ATLANTA -- After his much discussed sophomore slump, right fielder Jason Heyward has rebounded to become one of the Braves' best hitters this season. Despite a slow start to the season, Heyward ranks among the club leaders in most offensive categories, from advanced stats including WAR and on-base plus slugging to more traditional numbers such as home runs and stolen bases.
After 100 games, Heyward has 15 home runs and 15 stolen bases, giving him a chance to become the Braves' first 25-25 player since third baseman Chipper Jones hit 45 home runs and stole 25 bases in 1999.
Heyward has always been known as a five-tool player, but he swiped just 20 bases in his first two Major League seasons combined. Heyward has worked to improve on stealing bases, but he didn't want to call himself a good basestealer yet.
"I've only got 15, but I'm working on it and working to get better at it," Heyward said. "It's something that's definitely helpful. It takes some pressure off guys and some of the grind off their ABs."
Five of Heyward's stolen bases have come in 23 games in July, including his first career two-steal game, which came in the Braves' 9-4 loss to the Giants on July 18.
Heyward said because he's hitting third in the lineup, he isn't necessarily looking to steal bases, but the slugger wants to take advantage of the opportunities he gets.
"With our lineup, if I'm on first base, I'm in scoring position," Heyward said. "If there's ever an opportunity to take a base, I'm going to take it."
While Heyward is being aggressive on the basepaths, Jones said he is being more patient at the plate. Jones said some of Heyward's struggles last year stemmed from his propensity to expand the strike zone too far inside, a problem that has been corrected this year.
Heyward has already taken 41 walks, just 10 fewer than he took in 128 games last year. His batting average has climbed to .270, almost back to the .277 he hit when he finished second in National League Rookie of the Year Award voting in 2010.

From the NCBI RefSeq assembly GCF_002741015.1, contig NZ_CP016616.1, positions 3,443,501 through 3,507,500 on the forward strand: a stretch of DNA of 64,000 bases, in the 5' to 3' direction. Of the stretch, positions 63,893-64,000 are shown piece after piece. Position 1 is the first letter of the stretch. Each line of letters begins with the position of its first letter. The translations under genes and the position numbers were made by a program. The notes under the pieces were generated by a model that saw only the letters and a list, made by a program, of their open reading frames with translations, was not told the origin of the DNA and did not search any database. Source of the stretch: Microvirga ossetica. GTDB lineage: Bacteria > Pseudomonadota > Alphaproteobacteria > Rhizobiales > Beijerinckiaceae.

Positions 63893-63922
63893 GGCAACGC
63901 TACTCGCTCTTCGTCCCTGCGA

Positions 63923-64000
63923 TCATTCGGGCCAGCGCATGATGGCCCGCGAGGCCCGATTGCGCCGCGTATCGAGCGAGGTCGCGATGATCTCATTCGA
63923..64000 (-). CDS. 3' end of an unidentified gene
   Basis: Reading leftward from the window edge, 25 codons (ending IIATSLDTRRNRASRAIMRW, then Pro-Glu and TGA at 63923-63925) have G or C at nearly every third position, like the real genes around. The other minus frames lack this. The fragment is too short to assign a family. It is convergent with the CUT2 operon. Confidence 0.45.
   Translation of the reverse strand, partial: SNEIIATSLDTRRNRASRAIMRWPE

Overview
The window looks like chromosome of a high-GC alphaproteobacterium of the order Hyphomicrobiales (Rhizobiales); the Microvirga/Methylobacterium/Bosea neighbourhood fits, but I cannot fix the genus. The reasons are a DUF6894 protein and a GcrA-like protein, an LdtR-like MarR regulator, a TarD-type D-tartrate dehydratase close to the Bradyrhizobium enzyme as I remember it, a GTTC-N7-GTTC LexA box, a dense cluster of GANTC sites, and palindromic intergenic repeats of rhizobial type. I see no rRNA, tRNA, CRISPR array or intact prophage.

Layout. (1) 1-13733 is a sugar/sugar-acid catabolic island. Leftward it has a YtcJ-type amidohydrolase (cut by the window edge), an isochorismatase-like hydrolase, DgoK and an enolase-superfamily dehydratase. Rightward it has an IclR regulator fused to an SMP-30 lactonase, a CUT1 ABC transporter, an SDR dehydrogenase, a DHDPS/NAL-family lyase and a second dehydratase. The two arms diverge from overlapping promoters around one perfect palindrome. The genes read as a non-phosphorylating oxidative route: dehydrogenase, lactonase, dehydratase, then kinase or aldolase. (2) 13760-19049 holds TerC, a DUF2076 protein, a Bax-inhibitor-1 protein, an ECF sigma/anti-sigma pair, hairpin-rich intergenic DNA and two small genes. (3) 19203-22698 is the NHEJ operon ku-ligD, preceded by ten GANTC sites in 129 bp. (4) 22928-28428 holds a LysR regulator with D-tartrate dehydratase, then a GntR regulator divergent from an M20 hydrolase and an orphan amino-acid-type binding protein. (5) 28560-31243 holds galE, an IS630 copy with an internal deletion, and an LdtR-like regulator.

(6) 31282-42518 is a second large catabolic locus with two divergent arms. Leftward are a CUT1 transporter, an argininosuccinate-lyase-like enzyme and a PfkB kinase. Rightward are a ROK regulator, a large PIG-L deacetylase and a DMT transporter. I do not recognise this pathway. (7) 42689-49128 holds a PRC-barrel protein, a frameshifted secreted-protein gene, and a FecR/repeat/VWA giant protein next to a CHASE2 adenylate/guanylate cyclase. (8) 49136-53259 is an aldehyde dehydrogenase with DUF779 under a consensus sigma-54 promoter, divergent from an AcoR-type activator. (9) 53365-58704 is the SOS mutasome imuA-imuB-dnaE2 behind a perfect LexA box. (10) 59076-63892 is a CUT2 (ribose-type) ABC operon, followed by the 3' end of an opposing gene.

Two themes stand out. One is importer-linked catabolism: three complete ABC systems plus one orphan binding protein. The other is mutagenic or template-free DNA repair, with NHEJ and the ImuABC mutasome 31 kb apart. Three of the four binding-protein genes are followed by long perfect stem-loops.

"He's got the all-around game," Jones said. "He can hit the ball in the gaps and run, he can hit the ball out of the ballpark, we all know that. He can help us manufacture runs, steal bases, and as we get him to cut down his strikeouts, we're going to see his numbers go up."
Chipper starts at third, scares manager with tweet
ATLANTA -- Third baseman Chipper Jones hasn't been on Twitter even a full week yet, but he has already given manager Fredi Gonzalez a scare with his tweets.
Gonzalez is not on Twitter, but his son, Alex, read his father what Jones tweeted following the Braves' 2-1 victory Saturday night against the Phillies.
"Wow Mikey Minor! Hats off to Blanton too. They were dealing. 4 game streak since I got on the twitta. Got a date wit the Doc tmrw. Go Bravos"
Gonzalez didn't immediately realize Jones meant Phillies starting pitcher Roy Halladay, who is nicknamed Doc, and not an actual doctor.
"I'm thinking, 'Oh, my God,'" Gonzalez said. "And then I put two and two together, 'OK, Doc Halladay.' They're going to kill me with this tweeting stuff."
Jones was in the Braves' lineup for Sunday's series finale against the Phillies, despite it being a day game following a night game. Jones often gets a day off to rest his knees on those days, but the veteran said he can't make backup third baseman Juan Francisco play every day game.
Jones said he will likely take a day off Tuesday against the Marlins after playing four games in a row.
Left field prospect Evan Gattis will be activated from the seven-day disabled list and return to Double-A Mississippi early this week, Gonzalez said. Gattis had been sidelined by a wrist injury since May. He hit 13 home runs in 37 games before getting hurt.
Gonzalez said he considered starting Martin Prado at shortstop and Jose Constanza in left field to put together a more offensive lineup Sunday against Halladay, but with sinkerballer Tim Hudson starting for the Braves, Gonzalez wanted to keep slick-fielding shortstop Paul Janish on the field.
Teddy Cahill is an associate reporter for MLB.com. This story was not subject to the approval of Major League Baseball or its clubs.